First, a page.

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Van Lier in 1971
April 1, 1947|
East Liverpool, Ohio
|Died||February 26, 2009
|Listed height||6 ft 1 in (1.85 m)|
|Listed weight||173 lb (78 kg)|
|High school||Midland (Midland, Pennsylvania)|
|College||Saint Francis (PA) (1966–1969)|
|NBA draft||1969 / Round: 3 / Pick: 34th overall|
|Selected by the Chicago Bulls|
|Number||23, 2, 4|
|Career highlights and awards|
|Points||8,770 (11.8 ppg)|
|Rebounds||3,596 (4.8 rpg)|
|Assists||5,217 (7.0 apg)|
|Stats at Basketball-Reference.com|
Norman Van Lier was born in East Liverpool, Ohio to Helen and Norm Sr., who worked in a steel mill for 31 years. He was raised, along with three brothers and a sister, in Midland, Pennsylvania. Van Lier had three other brothers who died after birth; he named one of them Elgin Baylor Van Lier I. Van Lier would look back fondly to his childhood playing tackle football with a taped coffee can for a ball due to their circumstances. He would later credit this upbringing in forming his famed work ethic later in life.
Van Lier was a member of the 1965 Midland High School Leopards, considered by many to be one of the greatest high school basketball teams of all time, finishing 28-0 and easily winning the Pennsylvania State Championship. One of Van Lier's teammates was future NBA player Simmie Hill. During weekends, Van Lier would hitchhike to the playgrounds in Harlem, once even playing with Billy Cunningham.
Van Lier was also a co-captain of his football team, where he played both quarterback and safety. He was recruited to play for several colleges, but none allowed him to play his desired position of quarterback. Van Lier had received offers to play professional baseball as well, after starring on his high school and county all-star teams.
On June 21, 2008, he was inducted into the WPIAL Hall of Fame. "Western Pennsylvania is football country, but my years are considered the golden era of basketball not only in the state but maybe the country," Van Lier said that night. "Uniontown, Midland, Schenley and Ambridge could play with anybody, anytime and in any era in the country."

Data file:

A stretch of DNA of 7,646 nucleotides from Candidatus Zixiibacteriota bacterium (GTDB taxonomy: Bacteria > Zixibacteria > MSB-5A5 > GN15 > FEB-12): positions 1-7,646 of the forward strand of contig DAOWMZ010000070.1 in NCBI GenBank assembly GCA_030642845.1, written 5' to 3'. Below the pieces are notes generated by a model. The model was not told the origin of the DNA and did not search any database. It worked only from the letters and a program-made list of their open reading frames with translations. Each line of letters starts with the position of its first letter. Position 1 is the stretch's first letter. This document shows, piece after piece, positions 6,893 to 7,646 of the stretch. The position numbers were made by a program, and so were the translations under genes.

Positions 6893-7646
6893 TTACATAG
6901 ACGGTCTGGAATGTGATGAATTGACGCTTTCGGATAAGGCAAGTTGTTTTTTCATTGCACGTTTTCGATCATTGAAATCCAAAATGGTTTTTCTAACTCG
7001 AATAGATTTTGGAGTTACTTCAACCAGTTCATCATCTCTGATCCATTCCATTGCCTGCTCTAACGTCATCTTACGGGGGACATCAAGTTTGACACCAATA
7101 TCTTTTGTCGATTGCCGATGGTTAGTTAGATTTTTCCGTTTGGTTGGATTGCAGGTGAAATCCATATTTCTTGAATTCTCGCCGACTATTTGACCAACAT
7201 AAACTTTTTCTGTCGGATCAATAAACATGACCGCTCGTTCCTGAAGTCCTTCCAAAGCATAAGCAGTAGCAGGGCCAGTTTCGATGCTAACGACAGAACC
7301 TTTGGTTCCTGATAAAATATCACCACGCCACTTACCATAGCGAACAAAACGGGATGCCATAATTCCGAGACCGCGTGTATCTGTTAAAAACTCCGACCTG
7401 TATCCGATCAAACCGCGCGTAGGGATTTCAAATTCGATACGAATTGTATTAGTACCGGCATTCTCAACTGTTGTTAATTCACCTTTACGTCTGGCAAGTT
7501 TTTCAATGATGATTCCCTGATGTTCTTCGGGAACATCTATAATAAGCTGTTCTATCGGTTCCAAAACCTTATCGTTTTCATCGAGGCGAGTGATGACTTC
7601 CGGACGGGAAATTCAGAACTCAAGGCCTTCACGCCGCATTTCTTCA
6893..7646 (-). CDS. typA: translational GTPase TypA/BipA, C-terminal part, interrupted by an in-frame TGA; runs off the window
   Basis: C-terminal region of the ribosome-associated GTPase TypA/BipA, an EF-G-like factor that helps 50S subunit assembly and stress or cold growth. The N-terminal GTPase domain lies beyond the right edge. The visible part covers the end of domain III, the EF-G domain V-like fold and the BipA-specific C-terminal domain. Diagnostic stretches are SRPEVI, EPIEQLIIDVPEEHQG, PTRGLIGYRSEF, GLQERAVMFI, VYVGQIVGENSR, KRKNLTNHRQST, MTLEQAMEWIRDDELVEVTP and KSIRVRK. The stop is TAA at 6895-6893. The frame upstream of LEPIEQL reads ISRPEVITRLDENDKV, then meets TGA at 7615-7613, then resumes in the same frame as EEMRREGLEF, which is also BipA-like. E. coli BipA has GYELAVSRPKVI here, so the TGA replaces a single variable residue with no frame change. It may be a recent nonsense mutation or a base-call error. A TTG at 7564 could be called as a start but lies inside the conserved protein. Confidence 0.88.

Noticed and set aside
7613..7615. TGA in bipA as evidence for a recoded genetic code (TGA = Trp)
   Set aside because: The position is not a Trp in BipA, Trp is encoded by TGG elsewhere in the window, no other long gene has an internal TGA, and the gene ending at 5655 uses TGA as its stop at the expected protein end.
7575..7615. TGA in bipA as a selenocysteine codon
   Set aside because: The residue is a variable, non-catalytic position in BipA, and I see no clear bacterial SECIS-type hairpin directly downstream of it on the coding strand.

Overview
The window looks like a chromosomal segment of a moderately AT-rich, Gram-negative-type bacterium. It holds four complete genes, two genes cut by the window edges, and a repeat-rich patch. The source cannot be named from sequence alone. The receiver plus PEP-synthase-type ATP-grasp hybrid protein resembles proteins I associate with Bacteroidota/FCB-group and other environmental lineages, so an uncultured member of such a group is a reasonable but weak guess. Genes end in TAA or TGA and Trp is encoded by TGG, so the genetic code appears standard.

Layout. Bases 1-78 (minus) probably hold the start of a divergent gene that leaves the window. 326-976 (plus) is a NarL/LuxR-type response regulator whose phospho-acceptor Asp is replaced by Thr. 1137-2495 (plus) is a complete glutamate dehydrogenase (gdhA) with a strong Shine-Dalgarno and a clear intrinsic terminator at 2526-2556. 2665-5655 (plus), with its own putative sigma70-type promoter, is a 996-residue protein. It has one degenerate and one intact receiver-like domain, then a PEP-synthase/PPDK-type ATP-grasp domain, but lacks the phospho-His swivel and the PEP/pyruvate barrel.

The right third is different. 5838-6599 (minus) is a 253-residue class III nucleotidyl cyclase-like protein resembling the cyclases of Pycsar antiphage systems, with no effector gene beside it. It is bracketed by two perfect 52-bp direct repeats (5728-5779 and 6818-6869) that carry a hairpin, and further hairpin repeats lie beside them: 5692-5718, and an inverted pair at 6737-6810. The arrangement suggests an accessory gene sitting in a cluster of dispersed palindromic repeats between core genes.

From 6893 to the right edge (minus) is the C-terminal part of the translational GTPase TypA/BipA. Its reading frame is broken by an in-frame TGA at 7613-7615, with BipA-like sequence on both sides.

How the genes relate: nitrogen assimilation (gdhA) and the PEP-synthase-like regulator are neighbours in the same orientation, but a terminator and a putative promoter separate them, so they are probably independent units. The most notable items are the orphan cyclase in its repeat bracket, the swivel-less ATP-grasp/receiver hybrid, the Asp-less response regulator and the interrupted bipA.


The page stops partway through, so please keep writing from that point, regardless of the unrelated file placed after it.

Van Lier's modest 6'1" stature and his emphasis on defense kept him under the radar of stardom, and he was not recruited by major basketball powers. He attended Saint Francis University of Pennsylvania, where he eventually emerged as a standout point guard. He graduated from Saint Francis University in 1969.
The Chicago Bulls selected Van Lier in the third round of the 1969 NBA Draft, but immediately traded him to the Cincinnati Royals, with whom he led the NBA in assists in 1971. The Bulls then reacquired Van Lier during the 1971–72 season, and he remained with the Bulls until 1978, appearing in three All-Star games (1974, 1976, 1977) over the course of six seasons.
Nicknamed "Stormin' Norman" for his tenacity and aggression, Van Lier was one of the most popular Bulls players of the 1970s. During his ten-year career, Van Lier was named to three NBA All-Defense First Teams and five NBA All-Defense Second Teams. He was named to the All-NBA Second Team in 1974. Van Lier was waived by the Bulls in October 1978.
After playing briefly with the Milwaukee Bucks, he retired in 1979 with career totals of 8,770 points and 5,217 assists.
Van Lier served as a color analyst on Bulls radio broadcasts from 1980–82. In 1989 he was the assistant coach of the Worcester Counts in the World Basketball League. From 1992 to 2009, he was a television pre-game and post-game analyst for Chicago Bulls games. He frequently appeared on other Chicago television programs to discuss the Bulls, and at one point co-hosted a sports talk radio show.
Van Lier was the head basketball coach for the Worcester Vocational Technical High School team during part of the 1989–90 season. His team reached the Massachusetts Division II championship game.
On February 25, 2009, Van Lier was unexpectedly absent from his scheduled television appearance on Comcast SportsNet following a Bulls game. On February 26, 2009 he was found dead in his apartment on Chicago's Near West Side. Fellow Bulls broadcaster and former Bulls head coach Johnny "Red" Kerr also died later that day.
Book, "Cincinnati's Basketball Royalty", by Gerry Schultz
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